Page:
What Does It Say About Europe?

in 14th Lecce Festival of European Cinema

by Karin Svensson

Firstly, that we live on a diverse continent where life can be very different depending on where you had the fortune (or misfortune) to be born. Secondly, that we are more alike than we might think.

The goal of the Lecce festival is to present and discuss European cinema, particularly from the point of view of cultural exchanges. Judging from these ten films, it is evident that European cultural exchanges shape our lives more than ever before, and that these exchanges reveal great inherent injustices, as well as great possibility.

The German entry, Our Little Differences (Die fienen Unterscheide) by Sylvie Michel is just such a story. A film about parenthood, it follows the relationship between Sebastian, a successful German doctor at a fertility clinic, and Jana, a Romanian cleaner at the clinic who also works as a maid in Sebastian’s home. They have two very different approaches to parenthood, Sebastian granting his teenage son Arthur a great deal of freedom, and Jana keeping her 20-year-old daughter Veronica on a very tight leash. When Arthur and Veronica form a friendship and disappear overnight, the views of Sebastian and Jana clash with great force.

The film shows that it’s easy to be a laid-back parent if you can easily give your child a life of plenty, and equally difficult to let go if you’ve had to endure hardships to provide your child with a better chance in life. It shows two different responses to the universal feeling of wanting to protect and nurture our children.

Three Worlds (Trois mondes), by French director Catherine Corsini, is a film with a similar theme. It’s an intensely moral drama about a businessman who is in a hit-and-run accident with an illegal immigrant from Moldova. A French woman witnesses the accident and tries to convince the businessman to do right by the victim’s wife, another illegal immigrant. These three people symbolize three archetypes of New Europe — the self-serving, the bridge-building and the “illegals”. In Corsini’s film each of these are portrayed in an admirably nuanced way.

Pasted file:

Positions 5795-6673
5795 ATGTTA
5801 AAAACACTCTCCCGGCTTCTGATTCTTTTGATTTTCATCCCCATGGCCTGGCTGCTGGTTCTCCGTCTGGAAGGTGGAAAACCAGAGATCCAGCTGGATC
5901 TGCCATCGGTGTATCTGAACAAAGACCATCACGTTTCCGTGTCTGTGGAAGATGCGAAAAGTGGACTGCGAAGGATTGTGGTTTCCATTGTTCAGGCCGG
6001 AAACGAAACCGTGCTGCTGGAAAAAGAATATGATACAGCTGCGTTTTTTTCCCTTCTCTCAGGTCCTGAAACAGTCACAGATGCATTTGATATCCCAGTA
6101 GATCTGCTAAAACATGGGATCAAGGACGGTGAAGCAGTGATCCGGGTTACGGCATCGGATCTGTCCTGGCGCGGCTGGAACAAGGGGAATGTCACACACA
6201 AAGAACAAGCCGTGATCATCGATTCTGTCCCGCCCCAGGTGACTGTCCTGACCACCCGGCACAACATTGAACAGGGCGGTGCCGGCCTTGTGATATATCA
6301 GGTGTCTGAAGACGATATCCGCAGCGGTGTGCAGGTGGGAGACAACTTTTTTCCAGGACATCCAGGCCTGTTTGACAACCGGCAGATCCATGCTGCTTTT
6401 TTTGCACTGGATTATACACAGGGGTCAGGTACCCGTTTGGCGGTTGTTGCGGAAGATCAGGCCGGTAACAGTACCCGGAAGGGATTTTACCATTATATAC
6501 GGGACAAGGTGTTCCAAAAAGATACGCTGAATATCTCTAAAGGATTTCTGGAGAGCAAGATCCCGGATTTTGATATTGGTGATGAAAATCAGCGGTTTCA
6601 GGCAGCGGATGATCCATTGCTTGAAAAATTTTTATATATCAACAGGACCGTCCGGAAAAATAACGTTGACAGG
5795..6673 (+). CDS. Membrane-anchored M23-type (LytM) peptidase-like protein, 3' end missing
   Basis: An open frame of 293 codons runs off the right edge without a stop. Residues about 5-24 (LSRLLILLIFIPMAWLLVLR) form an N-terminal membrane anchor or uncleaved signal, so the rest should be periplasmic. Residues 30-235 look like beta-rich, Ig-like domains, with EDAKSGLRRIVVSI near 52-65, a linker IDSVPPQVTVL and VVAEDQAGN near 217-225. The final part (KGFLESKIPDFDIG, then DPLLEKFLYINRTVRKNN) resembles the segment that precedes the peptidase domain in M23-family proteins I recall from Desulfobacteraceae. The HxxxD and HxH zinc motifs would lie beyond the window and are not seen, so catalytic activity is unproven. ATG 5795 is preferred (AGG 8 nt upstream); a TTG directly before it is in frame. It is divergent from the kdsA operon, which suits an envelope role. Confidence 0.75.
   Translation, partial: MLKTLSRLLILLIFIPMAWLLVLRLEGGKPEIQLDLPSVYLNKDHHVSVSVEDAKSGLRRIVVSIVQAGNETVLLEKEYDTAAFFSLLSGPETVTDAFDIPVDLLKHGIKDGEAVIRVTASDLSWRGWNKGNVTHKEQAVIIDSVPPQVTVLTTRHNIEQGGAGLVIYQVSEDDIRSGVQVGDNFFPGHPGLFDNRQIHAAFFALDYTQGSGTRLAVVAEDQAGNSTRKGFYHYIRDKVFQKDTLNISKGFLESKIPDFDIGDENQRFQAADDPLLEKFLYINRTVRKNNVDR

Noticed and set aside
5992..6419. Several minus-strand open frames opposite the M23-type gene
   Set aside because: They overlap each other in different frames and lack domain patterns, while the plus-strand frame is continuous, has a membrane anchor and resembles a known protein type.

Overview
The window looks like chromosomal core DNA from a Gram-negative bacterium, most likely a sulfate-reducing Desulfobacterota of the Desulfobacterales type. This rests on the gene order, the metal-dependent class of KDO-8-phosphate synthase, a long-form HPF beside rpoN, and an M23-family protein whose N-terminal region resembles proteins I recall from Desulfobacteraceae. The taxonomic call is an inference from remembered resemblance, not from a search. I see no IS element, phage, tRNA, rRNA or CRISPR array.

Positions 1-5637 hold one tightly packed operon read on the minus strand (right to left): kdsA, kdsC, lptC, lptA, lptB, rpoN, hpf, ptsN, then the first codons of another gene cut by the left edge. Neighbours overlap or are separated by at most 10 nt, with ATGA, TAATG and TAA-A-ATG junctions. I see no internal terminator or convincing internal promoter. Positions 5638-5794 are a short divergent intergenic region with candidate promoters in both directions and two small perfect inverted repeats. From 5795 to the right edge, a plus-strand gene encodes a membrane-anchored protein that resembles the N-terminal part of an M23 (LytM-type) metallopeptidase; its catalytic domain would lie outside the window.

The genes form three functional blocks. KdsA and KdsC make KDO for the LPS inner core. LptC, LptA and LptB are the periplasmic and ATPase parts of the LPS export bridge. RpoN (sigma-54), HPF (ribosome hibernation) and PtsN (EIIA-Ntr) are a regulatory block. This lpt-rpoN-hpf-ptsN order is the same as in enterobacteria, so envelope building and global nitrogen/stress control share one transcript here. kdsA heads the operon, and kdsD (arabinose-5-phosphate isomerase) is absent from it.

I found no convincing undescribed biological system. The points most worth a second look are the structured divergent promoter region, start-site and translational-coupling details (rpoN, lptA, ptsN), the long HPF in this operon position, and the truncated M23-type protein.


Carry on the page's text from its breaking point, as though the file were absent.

The potential impact of random meetings in the new European community is also the theme of the Austrian entry, The Dead and the Living (Die Lebenden) by Barbara Albert. Young Sita interviews hopefuls for an “Idol” type reality TV show, and is moved by a young Chechen girl’s story. She doesn’t know if her parents are dead or alive, and is awaiting deportation. Soon after, Sita finds out her grandfather was an SS officer, and goes on a quest to uncover the truth about his crimes — linking the past to present-day war and persecution.

While these three works pinpoint the festival’s intentions with an almost eerie exactness, the other films also tell us a great deal about the diversity of Europe. Living (Zhit) by Vasily Sigarev shows violence and despair in Russia, while Loving (Milosc) by Slawomir Fabicki delves into the intricacies of a marriage struck by rape, in an affluent Polish setting.

Norwegian entry The Almost Man (Mer eller mindre mann) by Martin Lund hilariously explores the efforts of 35-year-old “manchild” Henrik as he tries to come to terms with impending fatherhood. In 11 meetings with my father (11 synantiseis me ton pateramouì) by Nikos Kornilios, a young opera singer in crisis-plagued Greece makes contact with her long lost (and, as it turns out, downtrodden) father.

The fascinatingly unconventional The Dream and the Silence (Sueño y silencio) by Jaime Rosaleswe follows a family struck by grief; their immigrant status (being Spanish in France) is merely a question of bilingualism. In Silent Ones (A csendesek) by Dutch director Ricky Rijneke, the protagonist is a destitute Hungarian woman desperately looking for her younger brother, and boarding a ship in hope of a better life.

This notion of leaving the old for the new is also evident in the festival’s FIPRESCI award-winning film, Ships (Ferahfeza) by Elif Refig. While set in Turkey with Turkish characters, it is universal — and very European — in its poetic portrait of young dreamer Ali who lives a secure but unfulfilling life, and night after night dreams about a mysterious ship that will take him away to a new existence. When he meets fellow outcast Eda, he invites her into his dream.

One of the conclusions after attending this year’s Festival del Cinema Europea must be that the longing for a better life is deeply ingrained in the human spirit, regardless of nationality or personal circumstance. We are all looking for ships to sail away on.

Edited by Alison Frank